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Author Topic: "Cityscape" KW  (Read 681 times)

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« on: November 04, 2019, 02:39 »
0
Hi:

Non-native English speaker asking for help again.

When do you use the kw "cityscape"? In all your city captions? Just in the panoramic ones? Do you use the kw "landscape" for cities?

When you use the kw "city" do you add the kw "town" too? In Spanish the meaning of these words is different f.i. In Spain we use "city" for villages. When I upload a shot from a city I use to insert both, but maybe "city" is a better option.

Thank you for your answers.


« Reply #1 on: November 04, 2019, 04:37 »
0
Hi:

Non-native English speaker asking for help again.

When do you use the kw "cityscape"? In all your city captions? Just in the panoramic ones? Do you use the kw "landscape" for cities?

When you use the kw "city" do you add the kw "town" too? In Spanish the meaning of these words is different f.i. In Spain we use "city" for villages. When I upload a shot from a city I use to insert both, but maybe "city" is a better option.

Thank you for your answers.

Others may give you different feedback, because word usage can vary from place to place.

Personally, I don't shoot "cityscapes" so that term isn't part of my usual KW collection. But speaking in general for US English, I would only understand it to refer to major cities with impressive skylines. Not for small towns or minor cities.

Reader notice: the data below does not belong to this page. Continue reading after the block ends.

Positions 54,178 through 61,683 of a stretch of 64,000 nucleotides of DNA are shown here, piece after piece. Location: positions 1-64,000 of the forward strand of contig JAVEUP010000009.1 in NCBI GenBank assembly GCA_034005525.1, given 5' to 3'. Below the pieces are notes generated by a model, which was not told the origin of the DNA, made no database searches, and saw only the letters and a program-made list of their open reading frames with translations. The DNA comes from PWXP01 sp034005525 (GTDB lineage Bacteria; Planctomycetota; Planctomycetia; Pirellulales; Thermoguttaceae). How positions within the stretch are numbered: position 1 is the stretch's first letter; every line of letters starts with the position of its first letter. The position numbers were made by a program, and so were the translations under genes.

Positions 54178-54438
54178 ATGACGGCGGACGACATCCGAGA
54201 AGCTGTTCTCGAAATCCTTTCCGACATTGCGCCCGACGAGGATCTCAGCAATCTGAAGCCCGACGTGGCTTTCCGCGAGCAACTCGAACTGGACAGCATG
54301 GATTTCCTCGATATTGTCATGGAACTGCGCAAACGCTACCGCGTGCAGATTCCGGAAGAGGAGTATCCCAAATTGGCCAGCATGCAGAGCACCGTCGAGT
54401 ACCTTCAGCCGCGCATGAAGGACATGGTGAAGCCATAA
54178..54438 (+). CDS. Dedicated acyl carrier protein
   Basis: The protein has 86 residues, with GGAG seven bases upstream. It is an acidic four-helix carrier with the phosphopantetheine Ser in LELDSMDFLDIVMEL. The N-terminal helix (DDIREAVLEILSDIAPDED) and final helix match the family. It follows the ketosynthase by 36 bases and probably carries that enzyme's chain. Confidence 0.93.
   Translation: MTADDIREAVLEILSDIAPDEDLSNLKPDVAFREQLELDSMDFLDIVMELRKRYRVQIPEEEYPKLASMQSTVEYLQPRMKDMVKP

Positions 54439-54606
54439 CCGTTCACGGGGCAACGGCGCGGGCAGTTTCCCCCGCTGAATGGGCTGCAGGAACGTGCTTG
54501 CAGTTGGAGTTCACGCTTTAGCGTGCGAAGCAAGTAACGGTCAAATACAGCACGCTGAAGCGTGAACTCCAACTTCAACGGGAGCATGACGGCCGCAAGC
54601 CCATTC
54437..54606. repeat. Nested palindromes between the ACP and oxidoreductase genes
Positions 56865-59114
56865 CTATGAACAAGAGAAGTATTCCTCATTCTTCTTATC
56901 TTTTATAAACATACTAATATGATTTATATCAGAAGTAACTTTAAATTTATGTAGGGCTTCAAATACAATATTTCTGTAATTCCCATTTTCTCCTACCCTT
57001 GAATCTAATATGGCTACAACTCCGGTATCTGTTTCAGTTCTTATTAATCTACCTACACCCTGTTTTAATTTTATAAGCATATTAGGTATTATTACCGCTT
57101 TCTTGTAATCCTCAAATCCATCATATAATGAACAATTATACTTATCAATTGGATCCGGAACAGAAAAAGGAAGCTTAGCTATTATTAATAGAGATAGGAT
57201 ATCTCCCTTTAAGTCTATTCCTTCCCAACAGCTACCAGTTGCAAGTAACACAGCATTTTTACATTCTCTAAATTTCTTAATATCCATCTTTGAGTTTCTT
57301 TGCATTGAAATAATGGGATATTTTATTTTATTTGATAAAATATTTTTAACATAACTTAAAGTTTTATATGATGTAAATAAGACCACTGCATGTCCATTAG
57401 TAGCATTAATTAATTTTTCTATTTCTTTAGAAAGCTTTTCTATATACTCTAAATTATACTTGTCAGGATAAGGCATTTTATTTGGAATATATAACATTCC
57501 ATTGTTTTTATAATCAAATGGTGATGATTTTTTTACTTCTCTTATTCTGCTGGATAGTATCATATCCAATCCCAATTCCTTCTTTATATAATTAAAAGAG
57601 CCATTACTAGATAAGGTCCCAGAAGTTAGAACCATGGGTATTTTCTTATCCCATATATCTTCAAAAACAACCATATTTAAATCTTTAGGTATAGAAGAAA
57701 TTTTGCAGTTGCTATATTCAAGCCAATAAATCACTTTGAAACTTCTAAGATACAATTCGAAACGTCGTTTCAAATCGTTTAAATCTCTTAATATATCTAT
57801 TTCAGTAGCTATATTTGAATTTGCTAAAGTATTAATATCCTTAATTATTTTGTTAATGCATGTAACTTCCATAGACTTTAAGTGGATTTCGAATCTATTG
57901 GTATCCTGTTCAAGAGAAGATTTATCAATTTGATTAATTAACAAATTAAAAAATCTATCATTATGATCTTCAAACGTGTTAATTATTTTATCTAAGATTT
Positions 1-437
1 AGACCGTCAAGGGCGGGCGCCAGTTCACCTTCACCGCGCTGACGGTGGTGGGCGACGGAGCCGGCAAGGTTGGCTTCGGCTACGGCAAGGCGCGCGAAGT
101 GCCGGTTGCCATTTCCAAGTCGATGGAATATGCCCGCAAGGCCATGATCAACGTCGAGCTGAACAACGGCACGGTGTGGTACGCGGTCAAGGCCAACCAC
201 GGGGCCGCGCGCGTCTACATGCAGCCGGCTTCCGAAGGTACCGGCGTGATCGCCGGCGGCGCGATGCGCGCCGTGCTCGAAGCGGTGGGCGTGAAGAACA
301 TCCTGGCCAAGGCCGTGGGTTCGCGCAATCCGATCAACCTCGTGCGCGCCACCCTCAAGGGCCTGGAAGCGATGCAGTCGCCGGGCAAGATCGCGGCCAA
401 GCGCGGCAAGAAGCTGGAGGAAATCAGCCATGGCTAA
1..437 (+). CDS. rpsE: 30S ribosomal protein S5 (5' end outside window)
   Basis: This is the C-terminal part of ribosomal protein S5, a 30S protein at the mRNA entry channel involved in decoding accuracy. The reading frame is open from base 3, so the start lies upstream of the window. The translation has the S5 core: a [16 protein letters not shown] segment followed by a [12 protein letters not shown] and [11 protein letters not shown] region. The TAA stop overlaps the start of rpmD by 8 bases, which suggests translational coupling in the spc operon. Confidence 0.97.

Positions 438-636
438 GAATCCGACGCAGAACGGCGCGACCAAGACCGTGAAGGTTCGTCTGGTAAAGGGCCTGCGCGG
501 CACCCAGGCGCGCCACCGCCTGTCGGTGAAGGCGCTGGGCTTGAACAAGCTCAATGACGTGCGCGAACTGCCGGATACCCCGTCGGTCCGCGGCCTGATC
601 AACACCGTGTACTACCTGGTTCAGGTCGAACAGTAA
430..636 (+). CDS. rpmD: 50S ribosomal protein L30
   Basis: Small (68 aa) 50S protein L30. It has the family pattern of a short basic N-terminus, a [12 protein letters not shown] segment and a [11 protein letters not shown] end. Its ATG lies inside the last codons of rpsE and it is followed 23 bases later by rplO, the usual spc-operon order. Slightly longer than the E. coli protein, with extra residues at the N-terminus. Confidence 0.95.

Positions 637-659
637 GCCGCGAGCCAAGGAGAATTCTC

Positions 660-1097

A smaller place here would be called a town, village, hamlet, etc. Not a city.

I would not use "landscape" to describe anything other than rural, scenic, bucolic shots.

Hope this helps.

« Reply #2 on: November 04, 2019, 05:12 »
+1
Thank you Martha.
It helps.

« Reply #3 on: November 04, 2019, 09:38 »
0
Thank you Martha.
It helps.

I'm glad. Good luck! :)

« Reply #4 on: November 04, 2019, 11:15 »
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I had no idea what is the difference between city and town. City - bigger, town - smaller? In general yes but apparently in England a city is one that has a cathedral. Other parts of the world don't have cathedrals so we are guessing again. But it was interesting to know there was a criteria.

« Reply #5 on: November 04, 2019, 11:39 »
+1
I had no idea what is the difference between city and town. City - bigger, town - smaller? In general yes but apparently in England a city is one that has a cathedral. Other parts of the world don't have cathedrals so we are guessing again. But it was interesting to know there was a criteria.

Most likely one would keyword for American English, since they seem to be the bulk of the stock buying customers. Thus City - bigger, town - smaller.

« Reply #6 on: November 04, 2019, 15:24 »
+1
Hi:

Non-native English speaker asking for help again.

When do you use the kw "cityscape"? In all your city captions? Just in the panoramic ones? Do you use the kw "landscape" for cities?

When you use the kw "city" do you add the kw "town" too? In Spanish the meaning of these words is different f.i. In Spain we use "city" for villages. When I upload a shot from a city I use to insert both, but maybe "city" is a better option.

Thank you for your answers.